What Should You Look For?

There are certain key factors that you should look for when considering an SLA. They include:

  1. Support Level

Is there a good knowledge base you can access? 

Crucially, what hours support teamwork? If you’re a 24/7/365 kind of business will an office hours support framework really do it for you? Probably not. 

This is essential to get right. If the system fails and you have no support and nothing to tell your customers except that your system’s not feeling very obliging, you’re heading for difficulty. It’s bad enough in the world of commerce, but when it comes to healthcare, say when talking about medical office phone systems, the consequences can be calamitous. 

  1. Response Time & Repair Time

As previously indicated, these are by necessity average figures, but you can use the mean ASA (Average Speed to Answer) and MTTR figures to compare between hosts. 

  1. Clear Severity Levels

Hosts will usually use a severity level framework in order to categorize failures and threats and to decide on what level of resource to give its solution. This framework should be clear and should make sense to the client. If not, it might indicate, at best, some unclear thinking or at worst, an attempt to obfuscate. 

  1. Clear Compensation Levels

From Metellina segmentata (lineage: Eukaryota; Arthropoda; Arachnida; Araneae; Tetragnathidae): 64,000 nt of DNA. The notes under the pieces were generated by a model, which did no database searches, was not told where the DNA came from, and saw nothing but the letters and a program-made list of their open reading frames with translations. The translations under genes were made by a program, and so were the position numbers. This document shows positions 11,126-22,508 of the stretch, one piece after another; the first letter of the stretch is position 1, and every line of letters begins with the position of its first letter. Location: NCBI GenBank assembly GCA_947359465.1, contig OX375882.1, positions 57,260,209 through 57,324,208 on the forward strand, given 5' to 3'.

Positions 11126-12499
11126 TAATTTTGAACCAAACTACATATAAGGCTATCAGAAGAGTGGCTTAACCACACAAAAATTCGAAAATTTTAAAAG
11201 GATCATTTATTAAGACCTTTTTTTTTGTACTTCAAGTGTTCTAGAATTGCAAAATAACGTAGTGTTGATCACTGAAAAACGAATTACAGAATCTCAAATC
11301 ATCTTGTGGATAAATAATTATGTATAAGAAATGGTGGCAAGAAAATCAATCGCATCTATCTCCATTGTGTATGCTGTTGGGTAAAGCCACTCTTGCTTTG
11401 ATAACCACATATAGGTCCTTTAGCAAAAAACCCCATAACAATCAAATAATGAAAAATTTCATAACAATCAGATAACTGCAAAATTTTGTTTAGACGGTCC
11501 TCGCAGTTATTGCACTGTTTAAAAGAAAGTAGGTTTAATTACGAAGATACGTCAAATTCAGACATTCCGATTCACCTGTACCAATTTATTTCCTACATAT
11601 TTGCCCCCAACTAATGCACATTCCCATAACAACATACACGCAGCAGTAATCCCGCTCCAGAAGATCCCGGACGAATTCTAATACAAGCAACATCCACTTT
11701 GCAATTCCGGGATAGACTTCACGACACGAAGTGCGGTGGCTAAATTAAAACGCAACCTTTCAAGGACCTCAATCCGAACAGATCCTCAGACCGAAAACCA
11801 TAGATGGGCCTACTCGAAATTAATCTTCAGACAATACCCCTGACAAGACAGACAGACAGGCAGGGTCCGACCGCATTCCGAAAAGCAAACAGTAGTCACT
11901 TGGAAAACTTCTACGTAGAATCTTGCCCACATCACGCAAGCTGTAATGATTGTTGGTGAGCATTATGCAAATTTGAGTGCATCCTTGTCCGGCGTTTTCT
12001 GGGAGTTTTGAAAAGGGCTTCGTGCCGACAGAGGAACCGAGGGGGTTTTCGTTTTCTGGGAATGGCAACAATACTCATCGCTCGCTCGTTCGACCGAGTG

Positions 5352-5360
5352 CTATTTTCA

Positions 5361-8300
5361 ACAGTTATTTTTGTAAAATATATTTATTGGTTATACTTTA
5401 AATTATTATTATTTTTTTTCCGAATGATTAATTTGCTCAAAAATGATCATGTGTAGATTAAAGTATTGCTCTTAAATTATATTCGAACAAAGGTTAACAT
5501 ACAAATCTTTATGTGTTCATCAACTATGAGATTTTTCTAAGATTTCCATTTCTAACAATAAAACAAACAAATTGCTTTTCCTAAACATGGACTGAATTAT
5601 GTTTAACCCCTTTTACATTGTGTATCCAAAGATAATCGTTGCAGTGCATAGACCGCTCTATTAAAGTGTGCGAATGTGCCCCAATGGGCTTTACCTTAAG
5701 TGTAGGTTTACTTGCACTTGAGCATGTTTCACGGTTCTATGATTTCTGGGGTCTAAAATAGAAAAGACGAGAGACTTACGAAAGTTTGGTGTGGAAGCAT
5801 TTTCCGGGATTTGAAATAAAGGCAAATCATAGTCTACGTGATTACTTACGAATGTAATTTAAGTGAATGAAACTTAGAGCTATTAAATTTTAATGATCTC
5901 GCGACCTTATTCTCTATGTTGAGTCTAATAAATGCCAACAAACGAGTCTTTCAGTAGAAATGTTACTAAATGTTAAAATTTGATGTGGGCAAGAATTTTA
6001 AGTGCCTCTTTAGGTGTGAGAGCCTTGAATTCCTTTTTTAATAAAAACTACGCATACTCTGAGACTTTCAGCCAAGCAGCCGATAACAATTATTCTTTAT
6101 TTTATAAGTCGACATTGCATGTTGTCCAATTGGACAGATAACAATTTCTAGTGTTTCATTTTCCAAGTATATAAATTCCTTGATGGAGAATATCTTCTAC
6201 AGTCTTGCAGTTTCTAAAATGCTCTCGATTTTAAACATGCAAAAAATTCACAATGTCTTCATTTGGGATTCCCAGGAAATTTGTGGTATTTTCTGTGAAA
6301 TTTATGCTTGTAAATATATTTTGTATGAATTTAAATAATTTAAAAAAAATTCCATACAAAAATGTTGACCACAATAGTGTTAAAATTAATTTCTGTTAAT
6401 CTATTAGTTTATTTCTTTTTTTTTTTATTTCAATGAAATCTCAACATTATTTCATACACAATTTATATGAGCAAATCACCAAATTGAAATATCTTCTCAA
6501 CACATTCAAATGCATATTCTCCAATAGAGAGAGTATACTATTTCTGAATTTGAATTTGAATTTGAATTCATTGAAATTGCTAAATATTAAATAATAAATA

A good SLA will be perfectly transparent about the level of compensation a client can expect to receive should the SLA be transgressed by the host. 

  1. Accessibility

It’s imperative that accessibility issues have been thought through with the SLA. If a client can’t access the agreement for whatever reason, then the host should be approached for an alternative. If a standard written agreement is not an option for the client, then an accessible video or audio version should be available. 

  1. Approved Routes

Pay special attention to where particular routes of communication are required in order for a service to be delivered. If there’s a fault that needs reporting, make sure that your staff are clear about which number or email they should use. 

  1. Uptime Percentage

What uptime is the host guaranteeing? This is key to a client’s requirements, so make sure the SLA gives a clear undertaking here. 

  1. Termination

You don’t want to be stuck with an agreement that no longer suits. Let’s say that Aircall, the comms provider you went for early in your company’s life, no longer fits the bill. You need to know that you’ll be free to take advantage of the options provided by Aircall competitors when the time’s right. 


Support agreements are much like most other business agreements. They are a means by which both parties can get what they want from an arrangement. By focusing on what’s important to your business, you’ll be sure to get the most from the agreement on the table. 

And that will spell peace of mind for you, your team, and your customers. 


Grace Lau – Director of Growth Content, Dialpad

Grace Lau is the Director of Growth Content at Dialpad, an AI-powered cloud communication system through Dialpad outbound call center platform for better and easier team collaboration. She has over 10 years of experience in content writing and strategy. Currently, she is responsible for leading branded and editorial content strategies, partnering with SEO and Ops teams to build and nurture content. Grace Lau also published articles for domains such as UpCity and Powermat. Here is her LinkedIn.